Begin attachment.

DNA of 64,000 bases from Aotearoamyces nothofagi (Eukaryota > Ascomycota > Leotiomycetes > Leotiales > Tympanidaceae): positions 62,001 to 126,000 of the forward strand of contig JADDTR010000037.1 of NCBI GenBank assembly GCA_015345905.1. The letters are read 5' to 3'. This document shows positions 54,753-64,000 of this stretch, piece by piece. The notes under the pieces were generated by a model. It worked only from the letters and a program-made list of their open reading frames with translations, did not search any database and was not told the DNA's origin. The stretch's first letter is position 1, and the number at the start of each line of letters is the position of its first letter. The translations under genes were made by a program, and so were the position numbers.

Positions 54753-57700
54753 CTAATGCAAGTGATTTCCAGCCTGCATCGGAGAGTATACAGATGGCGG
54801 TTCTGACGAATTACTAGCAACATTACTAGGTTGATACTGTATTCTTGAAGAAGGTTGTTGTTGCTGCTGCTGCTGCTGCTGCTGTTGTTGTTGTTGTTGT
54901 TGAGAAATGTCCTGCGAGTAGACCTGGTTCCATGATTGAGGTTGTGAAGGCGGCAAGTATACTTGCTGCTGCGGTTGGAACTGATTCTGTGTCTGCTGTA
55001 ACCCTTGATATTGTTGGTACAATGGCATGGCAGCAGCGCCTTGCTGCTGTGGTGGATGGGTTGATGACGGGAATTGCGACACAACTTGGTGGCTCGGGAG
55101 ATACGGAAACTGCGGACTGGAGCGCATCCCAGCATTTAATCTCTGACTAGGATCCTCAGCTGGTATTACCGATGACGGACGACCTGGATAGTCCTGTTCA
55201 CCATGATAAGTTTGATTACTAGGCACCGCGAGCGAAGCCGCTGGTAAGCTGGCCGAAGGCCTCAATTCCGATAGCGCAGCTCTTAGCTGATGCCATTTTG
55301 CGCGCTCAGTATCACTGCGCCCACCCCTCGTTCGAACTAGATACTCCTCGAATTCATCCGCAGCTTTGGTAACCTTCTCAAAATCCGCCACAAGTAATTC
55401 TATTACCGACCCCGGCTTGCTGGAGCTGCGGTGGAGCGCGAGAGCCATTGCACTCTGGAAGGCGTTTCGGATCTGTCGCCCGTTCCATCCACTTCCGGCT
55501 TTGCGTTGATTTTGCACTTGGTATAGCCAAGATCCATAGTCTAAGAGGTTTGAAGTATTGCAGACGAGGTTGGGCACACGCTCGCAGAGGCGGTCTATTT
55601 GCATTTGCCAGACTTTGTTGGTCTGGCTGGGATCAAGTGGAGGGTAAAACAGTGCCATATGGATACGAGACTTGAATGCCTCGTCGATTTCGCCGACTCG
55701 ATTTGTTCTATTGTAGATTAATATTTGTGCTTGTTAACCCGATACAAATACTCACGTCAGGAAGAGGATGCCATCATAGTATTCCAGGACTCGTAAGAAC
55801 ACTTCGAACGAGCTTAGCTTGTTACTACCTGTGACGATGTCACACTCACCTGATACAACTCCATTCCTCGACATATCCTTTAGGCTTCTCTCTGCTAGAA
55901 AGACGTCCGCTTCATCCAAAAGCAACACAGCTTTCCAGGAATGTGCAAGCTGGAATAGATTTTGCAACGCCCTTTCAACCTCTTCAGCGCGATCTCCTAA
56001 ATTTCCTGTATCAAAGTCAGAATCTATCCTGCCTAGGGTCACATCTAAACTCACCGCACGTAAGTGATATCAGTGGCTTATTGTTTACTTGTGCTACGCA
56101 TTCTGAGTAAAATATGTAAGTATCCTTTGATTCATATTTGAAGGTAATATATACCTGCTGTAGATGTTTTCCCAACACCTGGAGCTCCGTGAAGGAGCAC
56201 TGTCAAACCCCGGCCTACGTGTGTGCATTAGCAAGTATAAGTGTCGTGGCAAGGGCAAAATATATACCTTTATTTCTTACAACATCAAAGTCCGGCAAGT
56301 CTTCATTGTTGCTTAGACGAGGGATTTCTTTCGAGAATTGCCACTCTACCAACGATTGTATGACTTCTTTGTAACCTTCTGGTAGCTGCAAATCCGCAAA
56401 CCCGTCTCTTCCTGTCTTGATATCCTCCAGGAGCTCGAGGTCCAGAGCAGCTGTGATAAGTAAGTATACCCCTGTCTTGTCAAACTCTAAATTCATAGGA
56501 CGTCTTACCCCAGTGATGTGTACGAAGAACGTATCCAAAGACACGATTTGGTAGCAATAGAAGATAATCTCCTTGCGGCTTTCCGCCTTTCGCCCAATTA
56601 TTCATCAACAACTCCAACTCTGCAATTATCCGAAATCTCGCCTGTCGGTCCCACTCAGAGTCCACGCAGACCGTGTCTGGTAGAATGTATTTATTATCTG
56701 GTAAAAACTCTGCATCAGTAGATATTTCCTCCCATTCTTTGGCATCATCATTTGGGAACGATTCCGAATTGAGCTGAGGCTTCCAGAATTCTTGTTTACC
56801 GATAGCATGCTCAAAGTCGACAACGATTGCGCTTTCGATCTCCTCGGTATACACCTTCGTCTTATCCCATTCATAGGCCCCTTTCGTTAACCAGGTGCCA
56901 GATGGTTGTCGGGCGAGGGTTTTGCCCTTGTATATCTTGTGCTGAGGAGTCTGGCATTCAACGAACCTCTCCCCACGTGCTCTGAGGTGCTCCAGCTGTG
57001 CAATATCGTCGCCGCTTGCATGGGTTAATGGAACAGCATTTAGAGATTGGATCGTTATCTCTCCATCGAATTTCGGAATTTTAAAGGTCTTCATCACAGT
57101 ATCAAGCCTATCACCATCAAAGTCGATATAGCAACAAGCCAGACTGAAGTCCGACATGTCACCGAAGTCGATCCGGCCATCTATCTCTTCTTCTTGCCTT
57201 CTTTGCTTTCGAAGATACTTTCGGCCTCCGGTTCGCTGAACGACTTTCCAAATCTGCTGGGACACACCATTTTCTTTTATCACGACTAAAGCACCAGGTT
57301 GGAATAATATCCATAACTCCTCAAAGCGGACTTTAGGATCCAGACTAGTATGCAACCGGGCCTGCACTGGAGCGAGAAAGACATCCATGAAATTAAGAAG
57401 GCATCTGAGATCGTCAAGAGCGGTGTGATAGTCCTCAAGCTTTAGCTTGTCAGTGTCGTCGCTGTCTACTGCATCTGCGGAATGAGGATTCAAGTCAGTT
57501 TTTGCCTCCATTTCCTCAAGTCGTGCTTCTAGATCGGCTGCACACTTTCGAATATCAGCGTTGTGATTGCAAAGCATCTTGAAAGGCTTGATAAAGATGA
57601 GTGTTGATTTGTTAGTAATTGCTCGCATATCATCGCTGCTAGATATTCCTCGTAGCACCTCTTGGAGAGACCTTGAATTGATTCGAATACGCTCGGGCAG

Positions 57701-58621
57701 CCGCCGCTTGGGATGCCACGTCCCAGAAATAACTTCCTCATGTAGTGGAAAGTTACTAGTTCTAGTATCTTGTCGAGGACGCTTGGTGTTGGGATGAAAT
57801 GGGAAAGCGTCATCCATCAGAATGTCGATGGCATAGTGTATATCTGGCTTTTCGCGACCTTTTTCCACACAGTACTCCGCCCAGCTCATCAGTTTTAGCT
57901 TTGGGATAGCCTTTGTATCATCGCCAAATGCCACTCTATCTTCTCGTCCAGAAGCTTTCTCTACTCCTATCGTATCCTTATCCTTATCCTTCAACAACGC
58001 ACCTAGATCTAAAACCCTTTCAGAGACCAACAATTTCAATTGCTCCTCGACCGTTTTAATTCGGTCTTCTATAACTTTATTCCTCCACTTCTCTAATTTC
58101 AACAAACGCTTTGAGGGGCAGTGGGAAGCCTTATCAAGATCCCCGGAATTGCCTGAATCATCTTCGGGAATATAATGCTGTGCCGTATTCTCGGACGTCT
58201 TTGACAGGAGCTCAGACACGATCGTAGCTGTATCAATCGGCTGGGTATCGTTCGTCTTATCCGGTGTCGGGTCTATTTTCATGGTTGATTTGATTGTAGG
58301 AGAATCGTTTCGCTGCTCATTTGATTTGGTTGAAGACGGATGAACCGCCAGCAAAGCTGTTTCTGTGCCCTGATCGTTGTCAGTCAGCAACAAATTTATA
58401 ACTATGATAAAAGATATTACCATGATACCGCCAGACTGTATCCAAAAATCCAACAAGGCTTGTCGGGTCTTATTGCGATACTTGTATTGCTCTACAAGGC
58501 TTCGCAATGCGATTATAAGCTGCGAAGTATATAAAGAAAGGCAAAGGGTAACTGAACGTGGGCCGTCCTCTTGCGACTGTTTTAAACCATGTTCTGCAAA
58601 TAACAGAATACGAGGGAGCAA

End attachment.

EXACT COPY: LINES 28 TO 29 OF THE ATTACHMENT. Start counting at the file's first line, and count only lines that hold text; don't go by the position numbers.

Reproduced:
57201 CTTTGCTTTCGAAGATACTTTCGGCCTCCGGTTCGCTGAACGACTTTCCAAATCTGCTGGGACACACCATTTTCTTTTATCACGACTAAAGCACCAGGTT
57301 GGAATAATATCCATAACTCCTCAAAGCGGACTTTAGGATCCAGACTAGTATGCAACCGGGCCTGCACTGGAGCGAGAAAGACATCCATGAAATTAAGAAG